Good Shepherd Lutheran Church & School

LCMS • 2101 Lor Ray Drive, North Mankato, MN • 507.388.4336

The Lutheran Church of the Good Shepherd - LCMS - Worship, Divine Service Commentary - North Mankato, MN

Divine Service Commentary

by Reverend John T. Pless Follows

Commentary I: Introduction

St. John 4:20-26, Hebrew 8:1-6
The high and holy worship of God is faith in Jesus Christ. Such faith is created and sustained by God’s Service to us. In the Divine Service, the Lord comes to us in His Word and Sacrament to bless and enliven us with his gifts. This service is not something we do for God, but His service to us to be received in faith. The "liturgy" is God’s work. He gives, we receive.

Commentary II: Hymn of Invocation

1 Kings 8:27-30
From God’s Word, we know that wherever God puts His Name, there He is to bless. In the Old Testament, the Temple was the place where God graciously caused His Name to be present.

St. Matthew 28:18-20
God has put Hi s Name-Father, Son, and Holy Spirit on us in Holy Baptism. The Divine Service begins "In the Name of the Father and of the Son and of the Holy Spirit." Every Divine Service is for the hallowing of the Lord’s Name, which the Small Catechism reminds us is done "When the Word of God is taught in its truth and purity and we as the children of God, also lead a holy life according to it."

Commentary III: Confession and Absolution

1 John 1: 8-10
It is only through the forgiveness of sins that we enter into the life of heaven. To confess our sins is to speak the truth about our lives. God seeks that truth in the heart and on the lips. To confess our sin is to say "Amen" to God’s just verdict that we have sinned against Him and so deserve only death and hell.

St. John 20:19-23
The truth of our sinfulness is answered by the truth of God’s forgiveness for the sake of the suffering and death of His Son. From the lips of a man "called and ordained" as a servant of the Word, we hear God Himself speaking absolution, that is, the forgiveness of sins. To that forgiveness, faith says "Amen," that is "Truth." "Amen" is the great word of worship; it indicates that the gift has been received.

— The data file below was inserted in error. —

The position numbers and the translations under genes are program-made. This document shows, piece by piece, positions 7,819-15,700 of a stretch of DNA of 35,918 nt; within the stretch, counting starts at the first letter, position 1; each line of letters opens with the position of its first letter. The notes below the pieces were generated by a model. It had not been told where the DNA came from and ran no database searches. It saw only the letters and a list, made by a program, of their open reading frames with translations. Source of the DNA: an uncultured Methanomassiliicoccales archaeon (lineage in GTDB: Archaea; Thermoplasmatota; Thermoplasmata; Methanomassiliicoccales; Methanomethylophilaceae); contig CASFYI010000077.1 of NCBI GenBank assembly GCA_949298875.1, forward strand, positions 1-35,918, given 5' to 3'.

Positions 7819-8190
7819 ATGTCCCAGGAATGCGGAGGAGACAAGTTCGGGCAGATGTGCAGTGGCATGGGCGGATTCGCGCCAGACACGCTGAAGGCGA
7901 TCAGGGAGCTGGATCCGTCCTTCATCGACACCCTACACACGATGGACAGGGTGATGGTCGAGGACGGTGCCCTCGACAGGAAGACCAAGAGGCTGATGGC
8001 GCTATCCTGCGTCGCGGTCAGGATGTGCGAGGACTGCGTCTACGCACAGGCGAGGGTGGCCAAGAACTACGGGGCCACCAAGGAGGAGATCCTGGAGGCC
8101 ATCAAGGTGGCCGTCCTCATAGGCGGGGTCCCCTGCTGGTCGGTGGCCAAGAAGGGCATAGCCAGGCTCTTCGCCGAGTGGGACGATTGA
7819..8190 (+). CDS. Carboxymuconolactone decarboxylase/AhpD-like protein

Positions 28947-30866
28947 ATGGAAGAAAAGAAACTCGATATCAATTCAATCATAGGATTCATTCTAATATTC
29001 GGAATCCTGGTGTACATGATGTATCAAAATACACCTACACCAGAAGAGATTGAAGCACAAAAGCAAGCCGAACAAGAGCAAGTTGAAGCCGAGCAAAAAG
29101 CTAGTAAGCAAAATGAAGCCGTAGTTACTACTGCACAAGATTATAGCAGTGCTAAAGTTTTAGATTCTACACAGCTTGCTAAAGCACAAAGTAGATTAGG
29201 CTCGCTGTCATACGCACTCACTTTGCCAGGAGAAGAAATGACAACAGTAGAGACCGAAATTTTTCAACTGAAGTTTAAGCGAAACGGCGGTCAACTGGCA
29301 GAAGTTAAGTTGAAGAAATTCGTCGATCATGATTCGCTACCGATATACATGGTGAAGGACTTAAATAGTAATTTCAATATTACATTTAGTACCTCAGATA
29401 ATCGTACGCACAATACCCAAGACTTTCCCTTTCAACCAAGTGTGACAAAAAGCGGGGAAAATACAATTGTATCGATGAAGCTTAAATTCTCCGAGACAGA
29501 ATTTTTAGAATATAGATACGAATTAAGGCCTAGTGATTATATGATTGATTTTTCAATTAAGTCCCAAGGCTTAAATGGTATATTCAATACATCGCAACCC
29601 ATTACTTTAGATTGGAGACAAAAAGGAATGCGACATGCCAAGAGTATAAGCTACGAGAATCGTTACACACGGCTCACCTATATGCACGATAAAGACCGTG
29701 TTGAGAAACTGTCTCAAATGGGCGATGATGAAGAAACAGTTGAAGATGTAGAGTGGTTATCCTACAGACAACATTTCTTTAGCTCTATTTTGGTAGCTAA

Commentary IV: Introit

Psalm 100
Having received the Lord’s forgiveness, we are glad to enter in to His courts with praise and thanksgiving. This entrance is made in the Introit with the Lord’s own words, most often drawn from the Psalms.

Commentary V: Kyrie, Hymn of Praise

St. Mark 10:49
Kyrie Elesion is a Greek phrase meaning "Lord, have mercy." In the Kyrie we come before the King of Mercy with the prayer that was on the lips of Blind Bartimacus, whom Jesus healed. We approach our Merciful Savior and King as citizens of heaven, seeking His mercy for our salvation, the peace of the whole world, the well-being of His Church, our Worship, and our everlasting defense.

St. Luke 2:14, Revelation 5:11-14
The Lord to whom we cry for mercy is the Savior who has come to us in the flesh. "Glory to God in the highest, and peace to His people on earth" echoes the hymn that the high angels of God sang to the shepherds at Bethlehem. In this hymn we acclaim and extol the Son of God who humbled Himself to be our Brother and now reigns over us as Savior from the right hand of His Father. An alternate to this hymn is "This is the Feast of Victory" taken from the Book of Revelation. This hymn proclaims the victory of the Lamb who was cruicified for us. It is appropriately used at Easter.

Commentary VI: Salutation, Collect of the Day

II Timothy 4:22